Education incites sexuality; our sexuality finds a playground in school where the taunts and raucous laughter and loneliness help us know who and what we want. Sexuality animates education; teaching and learning are invested with an erotic frisson that propels and sabotages the practices of education. This is the dilemma my title, Sexuality in School: The Limits of Education, describes. There can be no education without the charge of sexuality; love, curiosity, and aggression fuel our engagements with knowledge. And yet education—its practices, procedures, rules, structures, and relations—can be undone by the wildness of sexuality. Sexuality will push education to its limit, and education, despite this debt, will try to limit sexuality. This is the charged emotional terrain of teaching and learning about sexuality in schools.

(p.xi) The research literature on sexuality education captures stories that notice how teachers and students alike are limited by an education that tries to control sexuality even as they articulate their desires through and despite those limits. Alyssa Niccolini (2013) expands on Michelle Fine’s (1988; see also Fine and McClelland 2006) work on the missing discourse of desire in schools to notice how, when schools banish discussions of pleasure in the name of protecting girls, girls themselves pass soft-core romance novels back and forth in order to talk about pleasure among themselves. Jessica Fields (2008) recounts how a female sex education teacher sat cross-legged on the floor, holding a picture of the female reproductive system between her legs and in so doing inadvertently offered her own body as a model for the lesson. Cris Mayo (2007) describes how acrimonious public debate over a new multicultural curriculum that included discussion of lesbians and gay men did not just shut down conversations about sexuality but, paradoxically, had the potential to hold the closet door open. And Wanda Pillow (2004) begins her study of pregnant teens by offering a vignette in which a very pregnant young woman tries unsuccessfully to fit her body into the preformed seat and desk in her classroom. All these stories catalog the contradictions that appear at the intersection of sexuality and education. Girls take talk of sexual desire underground and develop new vernaculars of pleasure; teachers’ bodies are sexualized despite and through the hygienic discourses of science; opposition to lesbian, gay, bisexual, transgender, and queer (LGBTQ) sexualities unwittingly names new possibilities for children and youth; and the pregnant teen, embodying so dramatically the failure of a certain version of sex education, works diligently to fit into the routines of classroom life. These examples chart the limits of education.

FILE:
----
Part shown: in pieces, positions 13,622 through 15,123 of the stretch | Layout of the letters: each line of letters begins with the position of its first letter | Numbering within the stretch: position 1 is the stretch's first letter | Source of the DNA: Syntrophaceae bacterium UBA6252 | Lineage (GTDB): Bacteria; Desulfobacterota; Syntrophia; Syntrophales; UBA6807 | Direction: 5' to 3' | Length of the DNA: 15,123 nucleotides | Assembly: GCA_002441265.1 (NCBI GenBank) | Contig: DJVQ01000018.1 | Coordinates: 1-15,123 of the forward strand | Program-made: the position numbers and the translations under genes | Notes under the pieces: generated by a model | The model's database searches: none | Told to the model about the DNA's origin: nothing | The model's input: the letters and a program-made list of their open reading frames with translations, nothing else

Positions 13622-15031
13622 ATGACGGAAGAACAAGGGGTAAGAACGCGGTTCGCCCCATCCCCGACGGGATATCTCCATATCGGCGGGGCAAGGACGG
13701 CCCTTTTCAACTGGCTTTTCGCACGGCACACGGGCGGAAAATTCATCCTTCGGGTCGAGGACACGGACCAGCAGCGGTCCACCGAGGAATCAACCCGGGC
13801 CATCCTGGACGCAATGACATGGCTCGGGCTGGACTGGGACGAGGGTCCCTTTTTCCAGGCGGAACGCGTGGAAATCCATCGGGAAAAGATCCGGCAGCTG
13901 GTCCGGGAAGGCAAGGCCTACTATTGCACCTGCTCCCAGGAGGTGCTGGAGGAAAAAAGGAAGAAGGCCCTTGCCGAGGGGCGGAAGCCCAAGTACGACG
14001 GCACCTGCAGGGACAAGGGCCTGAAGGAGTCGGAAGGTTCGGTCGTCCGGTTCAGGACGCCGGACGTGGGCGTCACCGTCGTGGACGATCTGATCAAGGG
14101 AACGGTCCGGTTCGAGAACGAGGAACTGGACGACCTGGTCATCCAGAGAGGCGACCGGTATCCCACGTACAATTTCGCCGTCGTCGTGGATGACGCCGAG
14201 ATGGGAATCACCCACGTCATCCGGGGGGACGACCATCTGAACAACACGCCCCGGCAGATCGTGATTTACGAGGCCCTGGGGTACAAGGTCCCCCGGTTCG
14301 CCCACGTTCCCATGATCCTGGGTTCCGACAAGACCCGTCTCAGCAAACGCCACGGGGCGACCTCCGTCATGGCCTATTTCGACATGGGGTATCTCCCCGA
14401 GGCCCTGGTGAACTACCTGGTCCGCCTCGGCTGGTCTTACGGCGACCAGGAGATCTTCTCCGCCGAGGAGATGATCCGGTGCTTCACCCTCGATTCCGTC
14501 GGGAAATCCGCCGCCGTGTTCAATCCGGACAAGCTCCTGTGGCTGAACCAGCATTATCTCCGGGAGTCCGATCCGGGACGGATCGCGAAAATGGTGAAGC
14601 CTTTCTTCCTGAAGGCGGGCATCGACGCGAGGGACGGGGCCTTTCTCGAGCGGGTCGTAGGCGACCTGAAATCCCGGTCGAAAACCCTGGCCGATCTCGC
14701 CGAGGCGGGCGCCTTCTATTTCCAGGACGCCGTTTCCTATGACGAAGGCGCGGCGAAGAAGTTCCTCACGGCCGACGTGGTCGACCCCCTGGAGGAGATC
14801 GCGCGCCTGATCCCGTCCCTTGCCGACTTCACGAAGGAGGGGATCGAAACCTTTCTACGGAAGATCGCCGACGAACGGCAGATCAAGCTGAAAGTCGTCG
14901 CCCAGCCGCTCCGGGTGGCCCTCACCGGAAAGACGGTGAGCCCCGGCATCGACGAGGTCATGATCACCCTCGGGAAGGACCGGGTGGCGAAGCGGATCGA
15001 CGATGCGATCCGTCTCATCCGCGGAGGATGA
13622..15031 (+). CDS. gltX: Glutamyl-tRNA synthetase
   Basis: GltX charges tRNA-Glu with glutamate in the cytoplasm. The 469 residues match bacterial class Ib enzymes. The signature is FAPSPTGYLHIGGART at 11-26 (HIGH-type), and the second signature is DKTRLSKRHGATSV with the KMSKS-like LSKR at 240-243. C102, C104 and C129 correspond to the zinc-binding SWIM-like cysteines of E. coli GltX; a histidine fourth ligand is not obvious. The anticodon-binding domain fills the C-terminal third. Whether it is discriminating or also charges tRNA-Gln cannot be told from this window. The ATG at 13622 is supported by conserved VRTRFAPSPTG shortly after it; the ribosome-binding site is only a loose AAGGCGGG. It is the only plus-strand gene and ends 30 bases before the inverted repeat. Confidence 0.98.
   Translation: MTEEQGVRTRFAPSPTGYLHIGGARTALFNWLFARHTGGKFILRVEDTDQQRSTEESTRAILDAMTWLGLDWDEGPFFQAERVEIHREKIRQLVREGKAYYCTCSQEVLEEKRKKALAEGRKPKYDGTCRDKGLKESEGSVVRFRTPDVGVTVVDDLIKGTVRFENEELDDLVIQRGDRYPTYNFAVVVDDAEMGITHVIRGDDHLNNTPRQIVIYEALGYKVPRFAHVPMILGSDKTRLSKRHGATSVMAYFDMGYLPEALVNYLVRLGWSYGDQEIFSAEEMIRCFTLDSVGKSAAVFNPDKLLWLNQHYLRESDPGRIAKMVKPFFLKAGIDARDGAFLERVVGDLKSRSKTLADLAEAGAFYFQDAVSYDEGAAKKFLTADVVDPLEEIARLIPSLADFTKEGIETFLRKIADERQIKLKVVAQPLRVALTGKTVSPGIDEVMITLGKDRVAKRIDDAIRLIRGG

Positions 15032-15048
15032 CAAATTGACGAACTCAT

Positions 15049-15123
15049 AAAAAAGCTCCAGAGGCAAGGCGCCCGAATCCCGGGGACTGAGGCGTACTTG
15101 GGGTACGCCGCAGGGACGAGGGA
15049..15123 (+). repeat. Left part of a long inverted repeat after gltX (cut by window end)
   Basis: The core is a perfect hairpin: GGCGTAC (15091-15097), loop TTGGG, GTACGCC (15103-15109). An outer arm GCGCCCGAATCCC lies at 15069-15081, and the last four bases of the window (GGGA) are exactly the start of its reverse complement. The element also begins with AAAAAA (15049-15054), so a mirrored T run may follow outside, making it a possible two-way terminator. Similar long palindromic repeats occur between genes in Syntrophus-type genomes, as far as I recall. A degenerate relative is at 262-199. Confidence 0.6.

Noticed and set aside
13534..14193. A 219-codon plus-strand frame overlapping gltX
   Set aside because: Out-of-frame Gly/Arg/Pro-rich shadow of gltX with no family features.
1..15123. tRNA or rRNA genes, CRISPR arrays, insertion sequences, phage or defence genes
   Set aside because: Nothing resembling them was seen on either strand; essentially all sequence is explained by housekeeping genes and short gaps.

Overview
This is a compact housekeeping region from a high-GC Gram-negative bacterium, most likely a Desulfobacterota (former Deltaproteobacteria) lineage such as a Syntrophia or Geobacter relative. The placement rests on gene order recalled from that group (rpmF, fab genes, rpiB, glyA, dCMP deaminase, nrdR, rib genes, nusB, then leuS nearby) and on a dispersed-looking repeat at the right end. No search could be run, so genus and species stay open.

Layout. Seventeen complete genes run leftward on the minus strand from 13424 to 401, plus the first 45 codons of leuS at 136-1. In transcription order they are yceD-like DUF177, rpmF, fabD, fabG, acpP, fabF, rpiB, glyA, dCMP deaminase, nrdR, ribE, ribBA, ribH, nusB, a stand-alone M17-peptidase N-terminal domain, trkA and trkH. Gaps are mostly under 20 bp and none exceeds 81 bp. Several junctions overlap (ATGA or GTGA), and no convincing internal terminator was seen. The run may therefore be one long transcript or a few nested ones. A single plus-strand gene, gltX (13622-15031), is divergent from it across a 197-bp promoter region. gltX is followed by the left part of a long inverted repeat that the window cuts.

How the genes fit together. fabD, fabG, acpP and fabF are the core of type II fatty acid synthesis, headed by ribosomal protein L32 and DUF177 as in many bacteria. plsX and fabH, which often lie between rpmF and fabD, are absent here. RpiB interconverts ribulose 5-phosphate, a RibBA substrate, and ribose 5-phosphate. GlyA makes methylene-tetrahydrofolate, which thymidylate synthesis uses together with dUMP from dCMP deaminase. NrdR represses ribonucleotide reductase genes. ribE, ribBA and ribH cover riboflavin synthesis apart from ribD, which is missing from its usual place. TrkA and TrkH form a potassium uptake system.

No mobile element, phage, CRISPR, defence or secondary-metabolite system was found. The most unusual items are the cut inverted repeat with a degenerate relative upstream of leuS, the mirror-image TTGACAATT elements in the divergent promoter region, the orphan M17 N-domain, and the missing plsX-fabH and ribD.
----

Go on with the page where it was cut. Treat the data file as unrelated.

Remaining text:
The story of education and sexuality that I tell in this book pays homage to the strange and contradictory movements of desire. I archive moments when sexuality enfranchises new modes of teaching and learning, but I also recognize when our fantasies of teaching and learning domesticate the wildness of sexuality. I (p.xii) inherit this project from other scholars who point to the pleasures that schools serve up despite educational practices aimed at, in part, suppressing any hint of sex.1 Indeed, from the regulations and prohibitions that pockmark the landscape of the school and educational policy, new sexual desires and identities surface.